(11-01-2013, 11:49 PM)Blaifarm Wrote: If I don't get my oxygen through the machine, where does it come from? Serious question.
The machine supplies you with compressed air. The atmosphere contains about 20% oxygen (if I remember back to high school science), so that provides what we need to live. The air coming from the machine is only slightly compressed - it won't inflate your tyres, for instance. But the pressure is high enough to overcome the obstruction in your airway. The trick is to get the pressure high enough to overcome the obstruction, but not so high that it becomes uncomfortable. That's the titration process, which can be done in a sleep lab, or you can monitor your own progress over time and make adjustments to optimise your treatment. (Which is what most people here do).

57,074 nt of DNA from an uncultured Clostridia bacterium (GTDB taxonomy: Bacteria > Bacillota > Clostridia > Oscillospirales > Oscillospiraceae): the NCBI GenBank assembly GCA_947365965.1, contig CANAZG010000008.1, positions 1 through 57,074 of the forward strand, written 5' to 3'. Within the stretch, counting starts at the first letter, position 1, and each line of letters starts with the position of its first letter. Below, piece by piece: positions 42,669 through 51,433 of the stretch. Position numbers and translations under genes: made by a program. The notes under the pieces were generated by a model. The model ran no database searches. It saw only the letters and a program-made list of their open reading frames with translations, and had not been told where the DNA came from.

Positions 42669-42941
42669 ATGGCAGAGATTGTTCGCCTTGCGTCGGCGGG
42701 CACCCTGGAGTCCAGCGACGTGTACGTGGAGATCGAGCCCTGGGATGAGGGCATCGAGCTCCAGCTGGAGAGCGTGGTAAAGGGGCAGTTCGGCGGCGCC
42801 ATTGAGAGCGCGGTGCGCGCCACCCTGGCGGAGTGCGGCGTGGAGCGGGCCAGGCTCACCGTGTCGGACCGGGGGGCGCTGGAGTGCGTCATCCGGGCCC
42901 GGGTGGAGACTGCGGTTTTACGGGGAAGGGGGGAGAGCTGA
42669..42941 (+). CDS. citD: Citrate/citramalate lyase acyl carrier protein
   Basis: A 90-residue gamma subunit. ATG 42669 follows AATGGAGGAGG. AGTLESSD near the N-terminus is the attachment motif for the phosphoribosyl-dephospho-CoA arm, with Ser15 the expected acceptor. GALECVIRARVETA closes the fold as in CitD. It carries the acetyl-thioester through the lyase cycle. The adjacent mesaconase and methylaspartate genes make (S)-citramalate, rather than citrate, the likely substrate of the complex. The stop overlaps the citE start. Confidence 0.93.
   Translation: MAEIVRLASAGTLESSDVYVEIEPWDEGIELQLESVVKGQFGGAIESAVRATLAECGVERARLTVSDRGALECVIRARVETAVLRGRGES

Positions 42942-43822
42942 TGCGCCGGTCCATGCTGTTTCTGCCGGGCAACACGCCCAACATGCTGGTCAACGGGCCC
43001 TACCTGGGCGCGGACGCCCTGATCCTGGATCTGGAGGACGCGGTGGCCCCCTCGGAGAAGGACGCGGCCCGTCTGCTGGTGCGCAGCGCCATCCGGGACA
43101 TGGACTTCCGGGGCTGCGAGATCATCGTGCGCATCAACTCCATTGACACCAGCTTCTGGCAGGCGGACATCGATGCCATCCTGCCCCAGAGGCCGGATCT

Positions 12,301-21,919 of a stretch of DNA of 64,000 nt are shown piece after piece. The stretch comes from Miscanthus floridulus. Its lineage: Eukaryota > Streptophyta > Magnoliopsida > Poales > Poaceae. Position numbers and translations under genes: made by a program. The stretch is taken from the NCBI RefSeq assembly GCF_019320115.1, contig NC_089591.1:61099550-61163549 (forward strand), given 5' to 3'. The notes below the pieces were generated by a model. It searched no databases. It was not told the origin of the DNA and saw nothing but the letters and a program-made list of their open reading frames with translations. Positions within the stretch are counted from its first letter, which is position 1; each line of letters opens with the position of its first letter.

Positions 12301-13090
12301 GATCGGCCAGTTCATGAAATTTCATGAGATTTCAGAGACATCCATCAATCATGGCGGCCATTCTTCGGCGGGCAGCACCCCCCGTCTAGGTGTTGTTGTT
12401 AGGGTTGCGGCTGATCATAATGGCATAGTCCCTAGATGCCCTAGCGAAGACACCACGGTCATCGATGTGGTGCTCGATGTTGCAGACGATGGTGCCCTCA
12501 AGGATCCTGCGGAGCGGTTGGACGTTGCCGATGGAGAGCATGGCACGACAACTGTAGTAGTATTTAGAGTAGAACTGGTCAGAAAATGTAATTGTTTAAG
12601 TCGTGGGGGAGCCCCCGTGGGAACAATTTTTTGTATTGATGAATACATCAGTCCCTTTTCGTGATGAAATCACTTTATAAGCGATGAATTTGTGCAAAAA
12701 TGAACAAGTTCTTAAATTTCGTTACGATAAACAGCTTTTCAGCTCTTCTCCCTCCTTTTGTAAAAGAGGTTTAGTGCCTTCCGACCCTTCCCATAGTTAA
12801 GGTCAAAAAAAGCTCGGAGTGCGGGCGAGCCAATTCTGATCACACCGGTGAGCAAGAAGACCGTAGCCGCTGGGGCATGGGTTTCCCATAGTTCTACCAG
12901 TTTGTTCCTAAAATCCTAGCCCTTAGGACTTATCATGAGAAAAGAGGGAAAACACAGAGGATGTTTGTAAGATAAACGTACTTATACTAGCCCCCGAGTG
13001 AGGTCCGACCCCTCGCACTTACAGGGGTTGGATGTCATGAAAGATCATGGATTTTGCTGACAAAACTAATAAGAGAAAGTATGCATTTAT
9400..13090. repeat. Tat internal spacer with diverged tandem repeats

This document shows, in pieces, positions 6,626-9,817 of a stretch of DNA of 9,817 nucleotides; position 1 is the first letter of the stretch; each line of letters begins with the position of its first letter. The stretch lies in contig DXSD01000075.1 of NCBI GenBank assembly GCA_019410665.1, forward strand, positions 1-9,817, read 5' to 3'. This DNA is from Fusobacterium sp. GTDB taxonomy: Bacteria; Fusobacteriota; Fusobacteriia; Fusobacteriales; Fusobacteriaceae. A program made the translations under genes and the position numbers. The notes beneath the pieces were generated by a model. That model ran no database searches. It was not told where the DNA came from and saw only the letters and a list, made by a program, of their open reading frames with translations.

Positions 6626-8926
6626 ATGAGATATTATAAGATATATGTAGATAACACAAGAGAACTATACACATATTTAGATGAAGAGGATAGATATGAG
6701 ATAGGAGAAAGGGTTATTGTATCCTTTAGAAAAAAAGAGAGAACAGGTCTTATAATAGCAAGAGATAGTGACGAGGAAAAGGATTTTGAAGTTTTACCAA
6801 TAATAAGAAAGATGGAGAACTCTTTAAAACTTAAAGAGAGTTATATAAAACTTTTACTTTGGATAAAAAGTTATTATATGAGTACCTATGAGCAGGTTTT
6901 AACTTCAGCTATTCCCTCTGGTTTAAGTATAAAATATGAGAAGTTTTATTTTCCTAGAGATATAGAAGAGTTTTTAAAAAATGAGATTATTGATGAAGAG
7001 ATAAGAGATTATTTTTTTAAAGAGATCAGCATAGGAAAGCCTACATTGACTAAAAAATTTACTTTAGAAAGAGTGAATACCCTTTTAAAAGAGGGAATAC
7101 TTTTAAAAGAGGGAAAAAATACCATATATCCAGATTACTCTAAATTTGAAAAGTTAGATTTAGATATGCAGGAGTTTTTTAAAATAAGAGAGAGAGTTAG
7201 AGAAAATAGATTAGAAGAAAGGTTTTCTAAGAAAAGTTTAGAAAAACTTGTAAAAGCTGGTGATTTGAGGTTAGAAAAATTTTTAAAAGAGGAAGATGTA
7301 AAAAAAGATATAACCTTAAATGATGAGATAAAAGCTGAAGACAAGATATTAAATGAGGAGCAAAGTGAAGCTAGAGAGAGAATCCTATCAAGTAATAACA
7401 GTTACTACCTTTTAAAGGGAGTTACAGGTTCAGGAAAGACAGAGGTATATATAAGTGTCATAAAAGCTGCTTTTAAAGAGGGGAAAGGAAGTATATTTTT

If the mask leaks, you'll get less pressure into your airway and the therapy will be less effective. But you'll still get more air than just breathing without the machine. You won't be deprived of oxygen. The Resmed machine can cope with a pretty high leak rate, and can adjust the pressure to compensate (up to 24 litres/minute). If the leak rate is higher than that, chances are you'll feel it on your face or in your eyes and wake up anyway. Bottom line is that a leaky mask won't physically hurt you, and a CPAP machine can't deprive you of oxygen.
You mentioned above you have a deviated septum. In that case you might be more comfortable with a full face mask. I have a very slight deviation and tend to get a very stuffy nose, and the full face is much easier to live with for me. I strongly recommend you try out various masks until you get one that you're comfortable with. Talk to your doctors or DME and get them to lend you a couple of different types.
This is a whole new thing for most of us - I'm a relative newby as well - and it does take some getting used to. The lucky people adapt in a few days, I'm on my third month and just about getting there. Everybody is different. The main thing is to realise that sleep apnea is a serious condition with potentially life-threatening consequences. The therapy is not easy, but it's a lot better than the alternative!